Physical reaction to change and stress

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Did you ever got that calling that was grabbing your guts and screaming “it is time for you to change, time for you to move on with your life”?

It could be after any mourning situation (from losing a relation, a job loss or resettlement) but this inner call can be both stimulating and destabilizing.

Though you feel the need for change, taking action may be difficult. It is not because you are weak, fragile nor stupid. It is because change is not easy for anyone. It requires moving from a situation or a place we know to the unknown. And it is frightening.

Resisting the change

The human mind likes habits or patterns. This is the domain of the brain, where it can connect dots, assess and define a situation. But change brings novelty to the brain’s equations. Our mental cortex generally prefers its past programming.

New environments or situations are not yet encoded in its system. This brings confusion and activates fears. And fear triggers overthinking, which will bring back the mind into the awareness of what it does not know and thus increases stress. It can become an endless loop of self-destruction.

Additionally, the body responds to stress in many ways, including sleep problems, digestive disruption, irritability, or sensitivity. The change affects your mind, then the body, and then your emotions.

Survival mode

When all parts of our stress system are activated, the primal function of our body is survival. Do not be too hard on yourself if you feel that your brain is not following.

As a matter of fact, it is functioning well but the brain’s survival mode is ignited and sends a signal to the adrenal gland that releases adrenaline and accelerates your breath and your heartbeat for you are ready for action.

And the length of the stress period has an impact on you physically and intellectually.

The body also releases a sequence of hormones that allows you to manage stress and come back to a calm state after a shock. This sudden influx of hormones impacts your brain. For example, we know that a little bit of stress helps to memorise information. Too much stress diminishes this exact same capacity; senses are sharpened but reasoning ability is weakened.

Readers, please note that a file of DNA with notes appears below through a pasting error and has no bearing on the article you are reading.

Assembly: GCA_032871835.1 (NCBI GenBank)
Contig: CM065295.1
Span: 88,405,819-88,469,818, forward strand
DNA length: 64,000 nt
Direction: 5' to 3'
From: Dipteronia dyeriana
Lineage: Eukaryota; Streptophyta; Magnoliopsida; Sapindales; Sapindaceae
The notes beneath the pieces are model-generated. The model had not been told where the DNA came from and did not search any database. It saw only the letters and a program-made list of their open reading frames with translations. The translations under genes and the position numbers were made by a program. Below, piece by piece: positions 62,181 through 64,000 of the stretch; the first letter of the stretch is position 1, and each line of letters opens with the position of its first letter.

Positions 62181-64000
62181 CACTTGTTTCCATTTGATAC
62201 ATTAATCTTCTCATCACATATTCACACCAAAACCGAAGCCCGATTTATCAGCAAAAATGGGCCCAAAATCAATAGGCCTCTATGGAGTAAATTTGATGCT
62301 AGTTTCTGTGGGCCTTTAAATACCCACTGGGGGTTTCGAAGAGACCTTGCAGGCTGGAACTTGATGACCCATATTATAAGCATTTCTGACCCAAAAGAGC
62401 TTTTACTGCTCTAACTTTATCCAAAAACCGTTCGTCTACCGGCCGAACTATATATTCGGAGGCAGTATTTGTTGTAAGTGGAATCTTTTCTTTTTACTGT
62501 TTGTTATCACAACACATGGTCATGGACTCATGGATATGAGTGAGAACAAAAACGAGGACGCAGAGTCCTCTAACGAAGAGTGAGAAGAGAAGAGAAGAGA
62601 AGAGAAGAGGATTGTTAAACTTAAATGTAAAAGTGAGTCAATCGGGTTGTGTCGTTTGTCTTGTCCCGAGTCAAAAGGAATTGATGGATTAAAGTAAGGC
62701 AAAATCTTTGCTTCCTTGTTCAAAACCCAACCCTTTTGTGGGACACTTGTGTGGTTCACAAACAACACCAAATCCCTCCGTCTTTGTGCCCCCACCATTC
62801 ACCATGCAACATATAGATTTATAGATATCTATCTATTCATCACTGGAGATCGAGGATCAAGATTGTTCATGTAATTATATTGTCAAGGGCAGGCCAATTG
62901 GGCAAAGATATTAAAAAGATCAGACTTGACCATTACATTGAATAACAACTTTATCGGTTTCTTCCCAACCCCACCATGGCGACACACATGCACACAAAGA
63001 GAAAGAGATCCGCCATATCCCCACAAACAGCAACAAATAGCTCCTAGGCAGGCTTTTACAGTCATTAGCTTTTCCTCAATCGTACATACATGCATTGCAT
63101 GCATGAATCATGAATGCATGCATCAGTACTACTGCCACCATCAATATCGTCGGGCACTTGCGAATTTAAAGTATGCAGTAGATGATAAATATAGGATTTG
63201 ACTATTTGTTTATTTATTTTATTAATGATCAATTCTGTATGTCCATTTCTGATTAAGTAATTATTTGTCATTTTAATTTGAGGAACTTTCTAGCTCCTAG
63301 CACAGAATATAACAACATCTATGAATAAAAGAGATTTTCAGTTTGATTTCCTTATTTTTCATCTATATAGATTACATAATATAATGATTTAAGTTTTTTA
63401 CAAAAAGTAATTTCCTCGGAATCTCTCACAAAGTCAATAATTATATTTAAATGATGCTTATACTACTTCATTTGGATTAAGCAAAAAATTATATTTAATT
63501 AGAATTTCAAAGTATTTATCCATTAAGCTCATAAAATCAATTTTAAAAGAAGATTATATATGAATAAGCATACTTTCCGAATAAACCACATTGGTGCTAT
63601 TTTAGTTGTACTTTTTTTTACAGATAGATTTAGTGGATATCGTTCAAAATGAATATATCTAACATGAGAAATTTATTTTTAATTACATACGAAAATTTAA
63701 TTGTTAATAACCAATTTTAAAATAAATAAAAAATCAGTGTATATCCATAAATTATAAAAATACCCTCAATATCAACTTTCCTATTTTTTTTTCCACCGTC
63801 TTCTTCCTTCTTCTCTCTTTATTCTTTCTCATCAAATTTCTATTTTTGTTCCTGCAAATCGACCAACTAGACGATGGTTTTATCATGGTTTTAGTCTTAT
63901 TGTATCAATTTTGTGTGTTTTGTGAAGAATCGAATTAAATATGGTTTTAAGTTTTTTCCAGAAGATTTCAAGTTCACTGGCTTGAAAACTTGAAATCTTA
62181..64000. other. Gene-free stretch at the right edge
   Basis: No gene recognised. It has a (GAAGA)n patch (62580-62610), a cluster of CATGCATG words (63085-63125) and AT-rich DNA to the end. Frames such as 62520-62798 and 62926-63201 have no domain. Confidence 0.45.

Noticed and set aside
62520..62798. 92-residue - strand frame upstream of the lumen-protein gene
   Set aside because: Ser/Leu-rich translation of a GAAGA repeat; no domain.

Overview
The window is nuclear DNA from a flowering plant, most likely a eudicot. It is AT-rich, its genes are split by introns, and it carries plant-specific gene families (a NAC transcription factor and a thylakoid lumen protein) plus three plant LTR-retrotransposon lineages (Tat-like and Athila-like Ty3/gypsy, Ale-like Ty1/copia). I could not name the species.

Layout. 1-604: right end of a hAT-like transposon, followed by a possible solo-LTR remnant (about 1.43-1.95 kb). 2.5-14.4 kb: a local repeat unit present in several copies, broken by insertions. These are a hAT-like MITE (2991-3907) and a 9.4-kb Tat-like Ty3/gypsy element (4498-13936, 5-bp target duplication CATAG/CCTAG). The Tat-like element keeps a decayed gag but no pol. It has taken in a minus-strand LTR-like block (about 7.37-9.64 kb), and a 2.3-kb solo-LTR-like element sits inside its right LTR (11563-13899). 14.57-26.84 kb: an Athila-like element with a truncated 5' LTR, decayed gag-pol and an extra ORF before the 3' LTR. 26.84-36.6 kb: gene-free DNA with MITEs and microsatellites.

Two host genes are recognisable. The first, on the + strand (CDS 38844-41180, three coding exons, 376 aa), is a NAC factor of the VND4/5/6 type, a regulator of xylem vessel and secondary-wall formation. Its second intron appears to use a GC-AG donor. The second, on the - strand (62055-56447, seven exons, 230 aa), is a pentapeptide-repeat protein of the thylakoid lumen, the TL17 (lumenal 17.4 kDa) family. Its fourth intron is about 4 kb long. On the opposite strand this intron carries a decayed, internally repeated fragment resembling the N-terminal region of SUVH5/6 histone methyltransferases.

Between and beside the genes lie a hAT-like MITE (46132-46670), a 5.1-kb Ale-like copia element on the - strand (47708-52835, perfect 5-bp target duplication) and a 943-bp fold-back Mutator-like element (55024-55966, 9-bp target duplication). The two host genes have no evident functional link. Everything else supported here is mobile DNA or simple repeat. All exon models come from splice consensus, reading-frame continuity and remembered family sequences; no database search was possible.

As you may have noticed, your brain does not know the difference between ‘survival’ stress and ‘work-related’ stress.

Techniques to avoid stress

Change is thus a huge trigger of stress and when your life is shifting, a long period of stress can accompany it. While you cannot avoid it, you can learn to leave it gracefully and to deal with your stress. There are different techniques, from sport to meditation or even self-expression that will help you to release your stress and to get out of your endless thinking.

One of them is to learn to step back and observe yourself. It is not something we are used to but the more you can take an observer position of your own experience the more you can have a better vision of what and how to change. A coach, NLP therapist or hypnotherapist can help you to get there if you need punctual support.

Should you want some more tips on dealing with stress, you can access a free 5 tips to Dance With Your Fears (Gracefully) and find your way back to calmness at www.christelmesey.com. This is also available in a French version.

 

 

 

 

Christel Mesey

Christel Mesey


C’est au travers de mes 13 ans de travail humanitaire, en Afrique, en Asie et en Europe, que j’ai découvert ma passion pour la transmission de savoir et le coaching. Formatrice certifiée, Coach, Maître Praticienne PNL et énergéticienne, je travaille tant en Suisse qu’au travers le monde.

Mon parcours m’a amenée à créer des outils et ateliers de développement personnel que j’ai récemment rendu accessible en ligne. Ces outils offrent un soutien aux personnes aspirant à la découverte d’eux et d’épanouissement. Un de ces outils les plus populaires est Drao, qui fait des heureux autours de toute la planète.
https://christelmesey.com

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